Summary: 18.014ESG Problem Set 6
Pramod N. Achar
A number of theorems that we have proved in class recently (Bolzano,
Intermediate-Value, Extreme-Value, Small-Span) all have something to
say about a function f under two assumptions: (a) that f is continuous,
and (b) that the domain of f is a closed interval. You all know that conti-
nuity is an important assumption; the theorems in question fail miserably
if you try to apply them to discontinuous functions. The following prob-
lems are intended to demonstrate that the assumption about the domain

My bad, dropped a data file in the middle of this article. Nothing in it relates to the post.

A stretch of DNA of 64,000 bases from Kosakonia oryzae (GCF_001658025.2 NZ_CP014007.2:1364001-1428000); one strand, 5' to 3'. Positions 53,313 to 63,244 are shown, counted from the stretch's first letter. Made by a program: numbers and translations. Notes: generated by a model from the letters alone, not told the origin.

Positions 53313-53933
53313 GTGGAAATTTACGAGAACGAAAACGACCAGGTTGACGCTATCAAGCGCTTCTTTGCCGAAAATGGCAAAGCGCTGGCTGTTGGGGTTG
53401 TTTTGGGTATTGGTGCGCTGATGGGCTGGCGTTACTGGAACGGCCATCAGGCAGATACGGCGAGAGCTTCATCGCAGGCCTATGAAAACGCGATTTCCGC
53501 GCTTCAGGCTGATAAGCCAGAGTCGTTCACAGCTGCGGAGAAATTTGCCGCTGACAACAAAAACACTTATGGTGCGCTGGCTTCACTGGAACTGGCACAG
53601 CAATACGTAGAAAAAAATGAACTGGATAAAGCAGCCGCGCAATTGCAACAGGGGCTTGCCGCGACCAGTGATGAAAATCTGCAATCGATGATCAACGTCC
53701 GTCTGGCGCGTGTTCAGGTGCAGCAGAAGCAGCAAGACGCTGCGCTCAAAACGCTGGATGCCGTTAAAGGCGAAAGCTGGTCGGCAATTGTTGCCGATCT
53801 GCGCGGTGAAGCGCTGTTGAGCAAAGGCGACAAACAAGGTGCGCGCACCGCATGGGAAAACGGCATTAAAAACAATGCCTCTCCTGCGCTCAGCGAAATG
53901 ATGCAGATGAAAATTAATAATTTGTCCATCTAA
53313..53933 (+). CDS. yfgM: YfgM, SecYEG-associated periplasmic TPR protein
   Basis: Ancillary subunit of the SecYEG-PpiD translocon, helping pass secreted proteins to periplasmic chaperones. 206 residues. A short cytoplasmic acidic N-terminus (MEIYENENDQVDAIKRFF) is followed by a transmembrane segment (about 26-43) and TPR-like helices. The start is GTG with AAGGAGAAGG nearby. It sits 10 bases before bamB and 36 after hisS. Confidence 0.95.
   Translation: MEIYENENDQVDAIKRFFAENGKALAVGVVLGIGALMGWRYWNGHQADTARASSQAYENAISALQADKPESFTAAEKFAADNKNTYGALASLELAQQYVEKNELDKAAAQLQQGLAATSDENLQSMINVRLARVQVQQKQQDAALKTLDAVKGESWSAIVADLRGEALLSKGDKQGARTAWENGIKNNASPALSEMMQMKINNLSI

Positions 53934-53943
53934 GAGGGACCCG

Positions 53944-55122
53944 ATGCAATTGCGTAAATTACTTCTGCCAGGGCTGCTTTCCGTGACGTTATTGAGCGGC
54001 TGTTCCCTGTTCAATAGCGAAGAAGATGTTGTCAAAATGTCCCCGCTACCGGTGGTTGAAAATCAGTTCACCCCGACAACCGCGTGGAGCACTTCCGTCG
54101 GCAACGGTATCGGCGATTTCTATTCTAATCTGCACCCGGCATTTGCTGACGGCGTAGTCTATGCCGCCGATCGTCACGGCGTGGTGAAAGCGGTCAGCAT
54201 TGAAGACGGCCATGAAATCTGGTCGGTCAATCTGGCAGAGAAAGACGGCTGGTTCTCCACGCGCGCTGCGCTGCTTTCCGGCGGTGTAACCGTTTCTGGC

is important too--all the aforementioned theorems can fail for continuous
functions if the domain is ill-behaved.
1. Let A = [a1, b1] [a2, b2] be the union of two disjoint intervals; say a1 <
b1 < a2 < b2. For each of the following questions, if the answer is yes, give
brief justification. If the answer is no, give a counterexample.
(a) If f : A R is continuous, does f necessarily take on every value
between f(a1) and f(b2)?
(b) If f : A R is continuous, are there points c, d A such that f(c)
is a maximum of f and f(d) is a minimum?